By Joel Warner
By Michael Roberts
By Alan Prendergast
By Michael Roberts
By Michael Roberts
By Amber Taufen
By Patricia Calhoun
By William Breathes
At the U.S. Fish and Wildlife Service, Gary Patton devoted four years to developing conservation strategies for the Canada lynx, a wild cat species on the decline in North America. But this past February, he suddenly found his own job on the endangered list.
Patton joined the Fish and Wildlife Service in 1991, after working with the agency while doing Colorado Division of Wildlife contract jobs evaluating northwest Colorado for the possible introduction of black-footed ferrets. People from Fish and Wildlife "liked my work so much, they talked me into a job," Patton says.
Initially, his assignment there focused on recovering ferret habitat. Six years later, he was given the job of developing a strategy for protecting the Canada lynx on federal land in the southern Rockies and other historic lynx territory. The Colorado Division of Wildlife was so concerned with the species' dwindling numbers that it began introducing more lynx into the mountains in 1999. Of the 96 animals released thus far, the DOW is currently tracking 46; 38 have died, and a dozen more have either slipped out of their collars or cannot be monitored because their collars have stopped working.
But at the same time he was working on the lynx project, Patton was also helping with the Platte River Cooperative Agreement, a partnership involving Colorado, Wyoming and Nebraska, as well as the Fish and Wildlife Service, the federal Bureau of Reclamation and many environmental and agricultural groups. By the start of this year, the Platte project, designed to address water depletion in the river, was entering "a critical juncture," according to Fish and Wildlife Service spokeswoman Diane Katzenberger. Because Patton had been instrumental in bringing together the various stakeholders -- and because his salary came out of the Platte River Cooperative Agreement budget -- it was only natural to assign him to the project full-time, she says. Patton's lynx responsibilities were assumed by a Grand Junction-based wildlife biologist.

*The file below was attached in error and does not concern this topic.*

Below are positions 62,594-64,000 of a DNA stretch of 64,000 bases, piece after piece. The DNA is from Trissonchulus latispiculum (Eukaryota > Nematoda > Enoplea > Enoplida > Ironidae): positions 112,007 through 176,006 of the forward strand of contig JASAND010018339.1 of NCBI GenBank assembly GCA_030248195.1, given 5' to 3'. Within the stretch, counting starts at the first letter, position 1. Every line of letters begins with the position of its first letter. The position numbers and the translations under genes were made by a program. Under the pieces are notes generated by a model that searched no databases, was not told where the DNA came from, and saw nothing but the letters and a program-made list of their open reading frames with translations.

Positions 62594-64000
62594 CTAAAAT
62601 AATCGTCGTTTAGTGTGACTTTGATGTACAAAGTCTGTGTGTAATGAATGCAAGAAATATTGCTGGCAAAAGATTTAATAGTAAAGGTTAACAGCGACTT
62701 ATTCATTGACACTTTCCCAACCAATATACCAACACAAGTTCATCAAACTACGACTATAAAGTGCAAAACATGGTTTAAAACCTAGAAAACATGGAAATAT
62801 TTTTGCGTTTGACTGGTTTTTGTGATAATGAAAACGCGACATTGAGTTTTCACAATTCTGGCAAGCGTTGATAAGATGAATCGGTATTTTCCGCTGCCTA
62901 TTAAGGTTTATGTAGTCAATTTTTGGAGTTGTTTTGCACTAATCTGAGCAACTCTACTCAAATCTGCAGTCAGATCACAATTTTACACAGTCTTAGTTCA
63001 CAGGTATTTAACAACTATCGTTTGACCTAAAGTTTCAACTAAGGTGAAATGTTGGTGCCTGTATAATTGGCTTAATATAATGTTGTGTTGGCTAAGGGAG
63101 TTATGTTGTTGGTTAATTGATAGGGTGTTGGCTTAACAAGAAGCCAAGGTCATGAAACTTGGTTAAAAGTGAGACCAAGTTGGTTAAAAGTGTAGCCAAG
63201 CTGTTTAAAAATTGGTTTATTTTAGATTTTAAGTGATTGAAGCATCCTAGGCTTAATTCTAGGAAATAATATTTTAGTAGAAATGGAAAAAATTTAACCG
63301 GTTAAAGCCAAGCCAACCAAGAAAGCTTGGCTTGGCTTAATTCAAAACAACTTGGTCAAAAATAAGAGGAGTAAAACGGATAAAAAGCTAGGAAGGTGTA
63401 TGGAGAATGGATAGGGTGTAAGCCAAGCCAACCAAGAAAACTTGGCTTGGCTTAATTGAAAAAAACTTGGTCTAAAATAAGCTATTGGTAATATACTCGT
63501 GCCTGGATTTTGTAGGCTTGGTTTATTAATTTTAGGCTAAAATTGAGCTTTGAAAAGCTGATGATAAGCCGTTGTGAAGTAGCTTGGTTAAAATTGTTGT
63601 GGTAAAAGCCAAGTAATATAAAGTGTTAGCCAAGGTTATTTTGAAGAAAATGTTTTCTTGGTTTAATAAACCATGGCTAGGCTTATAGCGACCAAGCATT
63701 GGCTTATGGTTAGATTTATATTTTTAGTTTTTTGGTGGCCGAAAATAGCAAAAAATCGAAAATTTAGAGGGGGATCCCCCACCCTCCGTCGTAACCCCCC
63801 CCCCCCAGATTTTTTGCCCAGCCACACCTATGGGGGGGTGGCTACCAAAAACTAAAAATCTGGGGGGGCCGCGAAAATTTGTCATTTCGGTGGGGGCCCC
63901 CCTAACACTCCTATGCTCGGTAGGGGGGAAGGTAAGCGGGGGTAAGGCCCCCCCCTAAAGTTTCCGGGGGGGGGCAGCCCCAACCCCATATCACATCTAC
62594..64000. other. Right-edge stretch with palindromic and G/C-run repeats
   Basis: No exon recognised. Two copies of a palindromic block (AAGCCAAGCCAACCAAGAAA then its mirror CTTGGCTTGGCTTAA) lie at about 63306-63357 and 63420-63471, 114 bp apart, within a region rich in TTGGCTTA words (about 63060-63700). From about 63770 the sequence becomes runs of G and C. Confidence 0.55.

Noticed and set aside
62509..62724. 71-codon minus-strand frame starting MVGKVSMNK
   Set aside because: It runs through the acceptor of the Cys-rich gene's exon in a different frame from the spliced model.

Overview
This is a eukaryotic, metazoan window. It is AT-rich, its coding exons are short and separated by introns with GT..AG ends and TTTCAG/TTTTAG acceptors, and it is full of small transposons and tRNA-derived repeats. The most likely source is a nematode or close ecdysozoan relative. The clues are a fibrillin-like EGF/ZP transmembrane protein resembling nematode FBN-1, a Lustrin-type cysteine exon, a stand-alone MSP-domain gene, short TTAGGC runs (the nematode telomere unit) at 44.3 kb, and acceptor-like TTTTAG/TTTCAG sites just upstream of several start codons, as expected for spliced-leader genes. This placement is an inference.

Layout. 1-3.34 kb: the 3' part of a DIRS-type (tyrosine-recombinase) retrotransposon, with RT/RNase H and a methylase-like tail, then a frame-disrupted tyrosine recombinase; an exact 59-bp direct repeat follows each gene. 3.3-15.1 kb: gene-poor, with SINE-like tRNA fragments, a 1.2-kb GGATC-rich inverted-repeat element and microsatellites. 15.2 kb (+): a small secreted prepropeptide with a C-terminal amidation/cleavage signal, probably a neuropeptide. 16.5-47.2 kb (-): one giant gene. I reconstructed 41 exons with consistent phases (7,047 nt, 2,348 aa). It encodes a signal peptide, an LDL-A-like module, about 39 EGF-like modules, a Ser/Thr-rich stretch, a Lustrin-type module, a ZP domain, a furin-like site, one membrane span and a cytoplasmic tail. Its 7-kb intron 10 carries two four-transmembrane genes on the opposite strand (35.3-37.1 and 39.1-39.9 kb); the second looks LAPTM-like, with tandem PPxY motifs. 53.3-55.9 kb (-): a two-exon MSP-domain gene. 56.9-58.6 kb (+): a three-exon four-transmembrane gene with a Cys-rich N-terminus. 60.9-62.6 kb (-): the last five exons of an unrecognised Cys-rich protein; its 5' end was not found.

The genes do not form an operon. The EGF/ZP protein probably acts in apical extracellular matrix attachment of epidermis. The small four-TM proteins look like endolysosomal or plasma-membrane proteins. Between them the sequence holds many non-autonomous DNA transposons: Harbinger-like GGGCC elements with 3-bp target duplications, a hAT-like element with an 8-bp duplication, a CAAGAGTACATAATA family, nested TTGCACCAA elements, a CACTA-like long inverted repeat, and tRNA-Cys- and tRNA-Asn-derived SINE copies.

Many environmentalists who'd followed Patton's work on the lynx didn't accept the official explanation for the reassignment. They knew Patton had been a vocal advocate for listing the lynx as a threatened species even when his superiors didn't think the animal warranted such protection. After much debate, the lynx was finally listed in March 2000 -- but the way that it was listed, environmentalists charge, didn't adequately protect it. And they see Patton's removal from the project as yet another move designed to undermine conservation of the cat.
"If you understand the history of the lynx listing, the Fish and Wildlife Service defied federal court ruling after federal court ruling and was finally forced to list the lynx as threatened, so when you have an agency that puts politics ahead of biology, the most dangerous man in the world is a biologist like Gary Patton, who understands the Endangered Species Act and has some firm requirements for what you're supposed to do to protect wildlife," says Land and Water Fund of the Rockies attorney Ted Zukoski.
While environmentalists speculated about the reasons for his reassignment, Patton remained quiet for several months. Now, however, he's giving voice to what his supporters had suspected all along: that threatened-species politics were to blame for his removal from all lynx-related work. And a confidential complaint that he submitted to his boss just before his reassignment was the final straw for the agency, he charges.
Patton formally broke his silence in an official grievance filed with the Fish and Wildlife Service on April 5. "On several occasions over the past year I suggested to my supervisor that my prioritization to Platte River depletion consultations was a waste of valuable experience and ability, and that a way should be found to shift that work to entry level staff," he wrote. "After finding out in early January about the 'promotion' of a relatively new and less qualified co-worker to a senior level position above me, I verbally objected to my supervisor about the unfair pattern of opportunity for grade elevation in this office, egregiously exemplified by this 'promotion.'